Behind the Night Bazaar tackles tough subject matter, including most prominently the sexual exploitation of children, but it’s a nuanced and smart portrayal of what does and doesn’t work on a national and international level to eradicate it. The main character is Jayne Keeney, an Australian who has lived in Thailand for a number of years and works as a private investigator after a stint teaching English in Bangkok. This particular investigation takes place in northern Thailand, and it starts with the murder of her Canadian friend’s lover.

Keeney is a well-rounded, smart but not perfect, ass-kicking heroine, and she owes a lot to Sara Paretsky’s V.I. Warshawski, whom Savage name-checks in the book. It’s refreshing to read a newer PI novel because I got back into crime fiction in the late 1990’s by devouring lots of Paretsky and Grafton novels. This is one of my favorite disoveries of my attempt to finish up the 2013 Global Reading Challenge.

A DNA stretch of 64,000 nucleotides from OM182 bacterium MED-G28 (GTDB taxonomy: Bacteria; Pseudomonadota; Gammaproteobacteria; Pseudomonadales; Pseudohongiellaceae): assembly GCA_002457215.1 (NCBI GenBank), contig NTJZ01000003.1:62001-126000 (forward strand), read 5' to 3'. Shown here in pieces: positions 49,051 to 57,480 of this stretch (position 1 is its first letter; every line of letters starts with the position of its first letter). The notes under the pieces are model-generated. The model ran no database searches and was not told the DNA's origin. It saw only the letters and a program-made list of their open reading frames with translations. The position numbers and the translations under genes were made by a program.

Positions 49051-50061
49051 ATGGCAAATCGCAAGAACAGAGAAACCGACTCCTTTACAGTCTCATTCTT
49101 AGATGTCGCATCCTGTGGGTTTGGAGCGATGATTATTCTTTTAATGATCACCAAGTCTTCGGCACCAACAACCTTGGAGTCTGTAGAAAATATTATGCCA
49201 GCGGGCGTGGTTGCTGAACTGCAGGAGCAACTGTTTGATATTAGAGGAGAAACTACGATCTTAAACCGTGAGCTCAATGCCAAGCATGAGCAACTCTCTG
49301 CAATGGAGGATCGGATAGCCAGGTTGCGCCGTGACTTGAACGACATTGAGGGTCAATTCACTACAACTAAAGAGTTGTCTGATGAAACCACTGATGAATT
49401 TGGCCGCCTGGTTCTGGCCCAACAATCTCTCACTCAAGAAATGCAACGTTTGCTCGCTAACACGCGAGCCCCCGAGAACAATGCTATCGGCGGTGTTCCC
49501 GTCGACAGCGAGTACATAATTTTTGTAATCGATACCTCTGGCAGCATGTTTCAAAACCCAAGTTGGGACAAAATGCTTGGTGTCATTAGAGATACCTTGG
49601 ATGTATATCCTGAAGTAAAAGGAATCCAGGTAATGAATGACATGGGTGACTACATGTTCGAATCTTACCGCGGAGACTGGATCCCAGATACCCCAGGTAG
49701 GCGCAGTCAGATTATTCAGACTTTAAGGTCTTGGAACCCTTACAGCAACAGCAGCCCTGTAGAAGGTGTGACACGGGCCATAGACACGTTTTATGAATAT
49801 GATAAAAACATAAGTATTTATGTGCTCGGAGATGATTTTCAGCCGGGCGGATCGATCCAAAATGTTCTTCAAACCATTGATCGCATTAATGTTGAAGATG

I bought my copy of the book.

I discovered the Jayne Keeney series via Confessions of a Mystery NovelistEuroCrime, and a strong recommendation from reader Kathy D. Thanks!

2013 Global Reading Challenge · Brazil · review · Translated

The Silence of the Rain by Luiz Alfredo Garcia-Roza

silence of the rainThe Silence of the Rain by Luiz Alfredo Garcia-Roza
Translated by Benjamin Moser
Henry Holt, 2002
Originally published as O silêncio da chuva, 1996

I picked up this first novel in the Inspector Espinosa series as I’m in the final stretch of the 2013 Global Reading Challenge, and this is my first Brazilian crime novel. Espinosa works in Rio in a corrupt police department, which makes for an interesting set-up as he investigates the apparent murder of a wealthy executive in a parking garage. Several other crimes follow, and, interestingly enough, we as readers know that the executive actually killed himself. This doesn’t feel like a police procedural because Espinosa spends most of his time investigating in a roundabout fashion by himself, and sometimes he’s accompanied by Detective Welber.